The principal aim of this exploratory/developmental project is to examine the relationship between drug consumption and disease at the population level. This project will significantly advance our knowledge of such a relationship with a series of retrospective analyses using a unique recently-discovered and extraordinarily rich and reliable dataset on the consumption of opiates and cannabinoids, collected at a time when the consumption of these substances was legal, in conjunction with contemporaneous data on the prevalence and intensity of a variety of infectious diseases and conditions (including but not restricted to cholera, smallpox, plague, and diarrhea and dysentery) as well as a rich set of possible epidemiologic correlates. The substantive aims include separate tests for and/or analyses of (i) the relationship of the consumption of the above substances with mortality from the above diseases and conditions using legal and reliable population-level data on drug consumption and mortality, (ii) the differences between opium, marijuana, and alcohol and combinations of them in their association with variations in mortality, (iii) the differences between the diseases in their propensity to differentially affect populations of intense and non-intense drug consuming populations, and (iv) the interactions between various other epidemiologically salient factors and drug consumption in exposing populations to diseases. This study will involve the application of statistical and econometric methods to the analysis of data on marijuana and opium consumption, diseases, and other variables in British India. Tests for (i) - (iv) above will be conducted using empirical methods for the analysis of count-based dependent variables (mortality, for example) with a spatial component, necessitating the use of the Poisson or negative binomial model specifications. In addition, multivariate or conditional Granger causality tests will be used to determine if there is evidence for temporal precedence of one phenomenon (drug consumption, for example) in relation to another phenomenon (mortality, for example).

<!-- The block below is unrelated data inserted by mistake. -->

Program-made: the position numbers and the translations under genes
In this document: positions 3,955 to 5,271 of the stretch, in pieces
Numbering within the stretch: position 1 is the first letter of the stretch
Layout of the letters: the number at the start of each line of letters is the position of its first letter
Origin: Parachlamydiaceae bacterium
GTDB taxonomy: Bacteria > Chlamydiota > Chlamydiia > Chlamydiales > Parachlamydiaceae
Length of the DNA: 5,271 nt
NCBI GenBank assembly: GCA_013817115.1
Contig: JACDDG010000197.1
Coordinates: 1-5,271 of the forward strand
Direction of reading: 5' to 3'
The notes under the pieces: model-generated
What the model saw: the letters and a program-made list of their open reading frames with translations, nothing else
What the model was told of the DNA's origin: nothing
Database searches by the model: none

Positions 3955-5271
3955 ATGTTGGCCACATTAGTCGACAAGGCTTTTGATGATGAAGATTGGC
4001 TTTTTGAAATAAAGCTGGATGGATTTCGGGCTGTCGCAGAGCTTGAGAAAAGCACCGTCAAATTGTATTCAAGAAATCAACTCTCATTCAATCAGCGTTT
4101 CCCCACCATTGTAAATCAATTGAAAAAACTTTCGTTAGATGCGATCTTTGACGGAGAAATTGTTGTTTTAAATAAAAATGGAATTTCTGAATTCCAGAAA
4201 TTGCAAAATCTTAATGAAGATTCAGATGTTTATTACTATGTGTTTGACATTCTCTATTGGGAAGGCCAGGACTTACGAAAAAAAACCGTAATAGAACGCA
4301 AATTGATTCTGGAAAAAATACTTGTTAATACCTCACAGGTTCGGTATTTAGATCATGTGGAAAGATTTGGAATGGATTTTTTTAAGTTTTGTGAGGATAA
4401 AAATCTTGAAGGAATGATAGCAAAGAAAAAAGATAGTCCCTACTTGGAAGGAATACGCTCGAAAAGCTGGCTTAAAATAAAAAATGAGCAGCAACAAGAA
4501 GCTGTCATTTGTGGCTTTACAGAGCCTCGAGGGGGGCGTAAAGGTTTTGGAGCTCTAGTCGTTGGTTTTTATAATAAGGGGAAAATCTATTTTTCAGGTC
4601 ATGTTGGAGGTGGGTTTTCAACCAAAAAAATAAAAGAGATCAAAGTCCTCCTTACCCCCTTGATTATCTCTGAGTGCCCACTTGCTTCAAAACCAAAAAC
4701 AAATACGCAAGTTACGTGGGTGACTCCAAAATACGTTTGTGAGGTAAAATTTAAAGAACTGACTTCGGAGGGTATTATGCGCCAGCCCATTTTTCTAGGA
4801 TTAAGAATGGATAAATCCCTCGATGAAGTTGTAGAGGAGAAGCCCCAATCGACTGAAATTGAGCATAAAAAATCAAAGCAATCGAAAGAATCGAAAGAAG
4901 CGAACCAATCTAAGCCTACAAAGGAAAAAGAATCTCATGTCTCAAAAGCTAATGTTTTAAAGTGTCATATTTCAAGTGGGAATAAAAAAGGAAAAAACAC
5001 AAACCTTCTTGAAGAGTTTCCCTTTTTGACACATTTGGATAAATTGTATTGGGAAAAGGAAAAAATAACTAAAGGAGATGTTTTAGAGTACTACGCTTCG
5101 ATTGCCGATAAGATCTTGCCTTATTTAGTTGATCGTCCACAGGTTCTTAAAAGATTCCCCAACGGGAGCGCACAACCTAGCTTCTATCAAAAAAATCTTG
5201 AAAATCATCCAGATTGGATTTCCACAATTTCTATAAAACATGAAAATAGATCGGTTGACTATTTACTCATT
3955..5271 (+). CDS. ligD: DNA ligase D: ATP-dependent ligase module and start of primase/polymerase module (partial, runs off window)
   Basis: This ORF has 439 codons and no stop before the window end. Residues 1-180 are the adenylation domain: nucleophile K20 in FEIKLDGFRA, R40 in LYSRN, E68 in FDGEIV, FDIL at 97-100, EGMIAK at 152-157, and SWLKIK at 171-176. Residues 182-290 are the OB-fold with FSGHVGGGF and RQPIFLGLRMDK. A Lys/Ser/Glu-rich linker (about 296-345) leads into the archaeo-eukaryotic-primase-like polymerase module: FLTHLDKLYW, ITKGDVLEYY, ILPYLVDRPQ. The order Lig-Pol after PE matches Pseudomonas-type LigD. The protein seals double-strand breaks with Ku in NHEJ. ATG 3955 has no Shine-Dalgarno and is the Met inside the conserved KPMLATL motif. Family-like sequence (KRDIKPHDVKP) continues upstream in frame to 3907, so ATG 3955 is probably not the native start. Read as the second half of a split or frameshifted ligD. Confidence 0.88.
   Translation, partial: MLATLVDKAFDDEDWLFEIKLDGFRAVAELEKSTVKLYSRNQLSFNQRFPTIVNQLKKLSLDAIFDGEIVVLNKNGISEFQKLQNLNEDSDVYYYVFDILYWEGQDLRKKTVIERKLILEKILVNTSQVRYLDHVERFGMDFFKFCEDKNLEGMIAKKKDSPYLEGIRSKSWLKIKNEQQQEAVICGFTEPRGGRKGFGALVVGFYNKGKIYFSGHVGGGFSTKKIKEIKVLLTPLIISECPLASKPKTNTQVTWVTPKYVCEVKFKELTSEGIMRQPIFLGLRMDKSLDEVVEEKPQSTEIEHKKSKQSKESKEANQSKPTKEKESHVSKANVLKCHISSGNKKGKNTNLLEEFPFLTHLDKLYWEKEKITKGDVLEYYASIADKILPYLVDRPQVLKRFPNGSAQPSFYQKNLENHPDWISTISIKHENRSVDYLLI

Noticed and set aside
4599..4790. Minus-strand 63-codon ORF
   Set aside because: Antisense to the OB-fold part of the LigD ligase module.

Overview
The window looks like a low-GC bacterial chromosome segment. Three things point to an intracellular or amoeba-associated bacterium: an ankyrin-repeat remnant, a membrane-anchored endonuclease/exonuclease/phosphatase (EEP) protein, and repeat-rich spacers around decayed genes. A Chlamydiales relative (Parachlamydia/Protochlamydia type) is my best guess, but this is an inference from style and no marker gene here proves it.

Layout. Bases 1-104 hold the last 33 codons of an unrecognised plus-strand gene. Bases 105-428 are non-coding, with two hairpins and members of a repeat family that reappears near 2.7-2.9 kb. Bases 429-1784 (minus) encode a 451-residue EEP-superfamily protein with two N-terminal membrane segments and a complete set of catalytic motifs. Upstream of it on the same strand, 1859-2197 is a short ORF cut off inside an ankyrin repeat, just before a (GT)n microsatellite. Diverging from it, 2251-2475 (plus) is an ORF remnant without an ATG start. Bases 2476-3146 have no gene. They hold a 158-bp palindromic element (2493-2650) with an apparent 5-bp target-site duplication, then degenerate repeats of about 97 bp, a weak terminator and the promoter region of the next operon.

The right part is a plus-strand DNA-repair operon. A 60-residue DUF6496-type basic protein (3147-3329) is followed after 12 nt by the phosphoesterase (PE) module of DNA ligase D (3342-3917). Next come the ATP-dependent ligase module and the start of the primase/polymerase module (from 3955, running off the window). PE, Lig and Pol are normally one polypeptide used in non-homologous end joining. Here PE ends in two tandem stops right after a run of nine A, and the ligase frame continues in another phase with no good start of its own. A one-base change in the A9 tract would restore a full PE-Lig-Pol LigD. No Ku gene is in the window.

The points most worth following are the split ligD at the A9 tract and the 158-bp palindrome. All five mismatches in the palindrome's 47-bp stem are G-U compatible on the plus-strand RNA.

NIDA defines its role in terms of reducing the harm caused by drug abuse. In order to achieve this goal, it is necessary to understand the mechanisms by which drug abuse is linked to negative health outcomes such as infectious disease at both the individual and population levels. This project is relevant in that it aims to significantly advance our knowledge of these relationships with a series of analyses using a unique recently-discovered and extraordinarily rich and reliable dataset on the consumption, at the population level, of opiates and cannabinoids in conjunction with contemporaneous data on mortality from a variety of diseases. The body of knowledge generated by these analyses will contribute to the knowledge base of drug abuse by complementing, for the first time, the existing laboratory- and clinic-based evidence on the drug-disease relationship with population-wide evidence.
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